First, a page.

While Bill McCollum and Rick Scott tussle daily on the airwaves over who will be meaner to immigrants, a diverse group of state leaders -- including Tallahassee's first Colombian-American politico and the GOP chair of the House's Hispanic caucus -- pledged this afternoon to fight Arizona-style laws in the Sunshine State.
State Rep. Juan Zapata of Kendall and Rep. Esteban Bovo of Hialeah both decried election-year jockeying at the expense of immigrants. "It's unfortunate that people have tried to take advantage of the emotional side of the issue to try to promote themselves by promoting this legislation in Florida," Zapata says. (That would be you guys, Señors McCollum and Scott.)
On a conference call that also included Sen. Gary Siplin, chair of the Florida Conference of Black State Legislators, and Sen. Tony Hill, Zapata said Florida had no need to discuss Arizona-style crackdowns because we don't share a border with a foreign nation such as Mexico.
"It's sad that Arizona took this action at all, but their motive behind it is because they have a border security issue," Zapata says. "They're facing violent drug gangs along the border with Mexico, and that's caused problems their legislature has reacted to. We don't have that problem here in Florida."
Bovo, who is a close ally of U.S. Senate candidate Marco Rubio (who has done his own delicate dance on the Arizona immigration issue), says he worries that talks about bringing Arizona's laws to Florida are a thin cover for stoking racism.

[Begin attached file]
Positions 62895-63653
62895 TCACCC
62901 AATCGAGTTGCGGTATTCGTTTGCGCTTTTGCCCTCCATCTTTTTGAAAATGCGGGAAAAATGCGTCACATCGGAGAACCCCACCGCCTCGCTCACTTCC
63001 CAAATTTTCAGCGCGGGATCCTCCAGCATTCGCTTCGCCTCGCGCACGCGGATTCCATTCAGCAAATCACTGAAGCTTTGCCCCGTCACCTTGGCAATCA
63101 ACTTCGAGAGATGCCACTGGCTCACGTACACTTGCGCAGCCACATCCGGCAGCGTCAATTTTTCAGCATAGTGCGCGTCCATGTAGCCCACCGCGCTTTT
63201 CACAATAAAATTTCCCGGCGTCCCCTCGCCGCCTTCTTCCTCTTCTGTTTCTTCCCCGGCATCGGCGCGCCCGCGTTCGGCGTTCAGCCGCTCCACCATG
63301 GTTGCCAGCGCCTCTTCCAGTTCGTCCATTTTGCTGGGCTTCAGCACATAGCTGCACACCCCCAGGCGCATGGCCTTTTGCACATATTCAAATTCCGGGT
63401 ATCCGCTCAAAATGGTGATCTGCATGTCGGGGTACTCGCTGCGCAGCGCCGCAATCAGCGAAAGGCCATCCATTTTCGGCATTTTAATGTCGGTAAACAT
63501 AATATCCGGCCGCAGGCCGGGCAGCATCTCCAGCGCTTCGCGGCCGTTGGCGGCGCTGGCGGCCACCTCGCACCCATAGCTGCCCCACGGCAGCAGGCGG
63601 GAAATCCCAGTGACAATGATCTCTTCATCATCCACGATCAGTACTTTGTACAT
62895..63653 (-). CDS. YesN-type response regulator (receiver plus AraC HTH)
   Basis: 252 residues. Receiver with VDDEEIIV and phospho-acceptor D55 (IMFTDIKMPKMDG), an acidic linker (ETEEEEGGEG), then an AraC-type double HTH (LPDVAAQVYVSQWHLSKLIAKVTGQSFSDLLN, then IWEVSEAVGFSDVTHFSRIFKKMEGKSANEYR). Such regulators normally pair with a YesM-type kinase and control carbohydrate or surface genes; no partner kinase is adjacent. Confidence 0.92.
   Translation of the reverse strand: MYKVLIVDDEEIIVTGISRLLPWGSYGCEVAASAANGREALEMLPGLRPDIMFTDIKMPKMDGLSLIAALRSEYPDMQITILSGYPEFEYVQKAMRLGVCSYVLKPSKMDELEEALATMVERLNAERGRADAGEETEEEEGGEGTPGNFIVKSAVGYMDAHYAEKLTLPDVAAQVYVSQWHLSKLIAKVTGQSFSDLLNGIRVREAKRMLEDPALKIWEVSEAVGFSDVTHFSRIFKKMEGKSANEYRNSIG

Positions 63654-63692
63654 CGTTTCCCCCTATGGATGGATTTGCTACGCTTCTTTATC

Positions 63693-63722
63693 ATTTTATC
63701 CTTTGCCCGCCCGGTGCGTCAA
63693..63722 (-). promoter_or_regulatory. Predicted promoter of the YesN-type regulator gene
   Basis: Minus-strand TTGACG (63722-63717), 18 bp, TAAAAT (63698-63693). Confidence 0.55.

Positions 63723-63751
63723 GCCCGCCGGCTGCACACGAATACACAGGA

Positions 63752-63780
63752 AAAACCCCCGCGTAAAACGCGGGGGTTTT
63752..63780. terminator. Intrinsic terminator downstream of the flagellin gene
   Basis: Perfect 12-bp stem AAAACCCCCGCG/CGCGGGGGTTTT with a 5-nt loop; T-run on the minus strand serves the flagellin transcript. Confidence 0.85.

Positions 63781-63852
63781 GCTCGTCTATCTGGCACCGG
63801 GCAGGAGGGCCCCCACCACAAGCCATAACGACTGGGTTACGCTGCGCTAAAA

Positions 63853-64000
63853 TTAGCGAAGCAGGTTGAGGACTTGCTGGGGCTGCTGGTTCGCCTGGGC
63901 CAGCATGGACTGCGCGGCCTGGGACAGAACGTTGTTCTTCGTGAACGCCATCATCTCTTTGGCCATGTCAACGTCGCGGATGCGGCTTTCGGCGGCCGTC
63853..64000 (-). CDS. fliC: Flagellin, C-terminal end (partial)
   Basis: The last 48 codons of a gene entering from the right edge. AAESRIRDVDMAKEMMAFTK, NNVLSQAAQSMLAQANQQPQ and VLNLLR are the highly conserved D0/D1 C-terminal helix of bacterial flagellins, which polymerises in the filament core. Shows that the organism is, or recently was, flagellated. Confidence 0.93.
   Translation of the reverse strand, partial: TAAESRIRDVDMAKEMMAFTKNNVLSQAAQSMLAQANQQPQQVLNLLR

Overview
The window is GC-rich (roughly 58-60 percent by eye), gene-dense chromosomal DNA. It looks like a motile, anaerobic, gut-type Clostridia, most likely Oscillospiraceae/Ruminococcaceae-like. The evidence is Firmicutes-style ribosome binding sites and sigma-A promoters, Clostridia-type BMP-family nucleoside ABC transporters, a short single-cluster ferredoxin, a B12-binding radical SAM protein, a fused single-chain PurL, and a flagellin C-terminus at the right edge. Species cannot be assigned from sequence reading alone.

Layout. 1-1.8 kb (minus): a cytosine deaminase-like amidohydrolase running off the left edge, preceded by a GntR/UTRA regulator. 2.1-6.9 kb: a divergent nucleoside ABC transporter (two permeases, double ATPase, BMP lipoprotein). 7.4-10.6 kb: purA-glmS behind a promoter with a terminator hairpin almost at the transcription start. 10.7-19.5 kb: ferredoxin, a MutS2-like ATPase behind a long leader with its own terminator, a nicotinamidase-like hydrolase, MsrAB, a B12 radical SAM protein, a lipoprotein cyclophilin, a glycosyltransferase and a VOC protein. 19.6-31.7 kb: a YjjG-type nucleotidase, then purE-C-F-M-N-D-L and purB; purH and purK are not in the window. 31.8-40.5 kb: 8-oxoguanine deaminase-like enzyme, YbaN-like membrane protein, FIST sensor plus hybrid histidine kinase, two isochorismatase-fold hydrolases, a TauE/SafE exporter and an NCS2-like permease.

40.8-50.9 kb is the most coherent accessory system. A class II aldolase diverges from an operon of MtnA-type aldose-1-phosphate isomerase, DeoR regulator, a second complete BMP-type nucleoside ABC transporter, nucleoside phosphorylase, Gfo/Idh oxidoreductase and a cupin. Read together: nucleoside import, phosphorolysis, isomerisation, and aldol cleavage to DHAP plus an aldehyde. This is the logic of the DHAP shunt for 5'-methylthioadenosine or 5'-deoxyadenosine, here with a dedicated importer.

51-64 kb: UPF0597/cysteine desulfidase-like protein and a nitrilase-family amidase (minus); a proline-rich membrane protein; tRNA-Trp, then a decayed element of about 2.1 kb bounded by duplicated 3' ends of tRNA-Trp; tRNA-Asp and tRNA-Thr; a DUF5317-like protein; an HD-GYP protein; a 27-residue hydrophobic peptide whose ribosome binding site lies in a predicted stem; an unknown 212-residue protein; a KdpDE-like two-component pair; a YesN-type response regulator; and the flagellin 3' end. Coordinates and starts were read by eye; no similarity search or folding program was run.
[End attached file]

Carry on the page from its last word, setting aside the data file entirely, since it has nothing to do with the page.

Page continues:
"If this debate is genuine with regards to security, I'm well versed to engage in that debate," the Republican says." But if it's a vile cover for bigotry and political purposes, then I must be honest and say I'd be greatly disappointed."
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After Scott, the upstart GOP candidate for governor, began hammering Attorney General McCollum over his initial wary approach to Arizona's reforms, McCollum took a jump off the wingnut deep end earlier this month and proposed even harsher crackdowns on immigrants.
Zapata and the other state legislators -- who were also joined in today's conference by retired Col. Mike Pheneger, president of Florida ACLU; Rev. Russell Meyer of the Florida Council of Churches; and Maria Rodriguez of the Florida Immigrant Coalition -- say the GOP governor wannabes have it all wrong.
"What kind of message would that send to all the Latin American tourists who come here?" Zapata says. "There's been an underlying group of folks who are using their bigotry to portray Hispanics in a negative way and to push back on the growth and successes of the Hispanic community."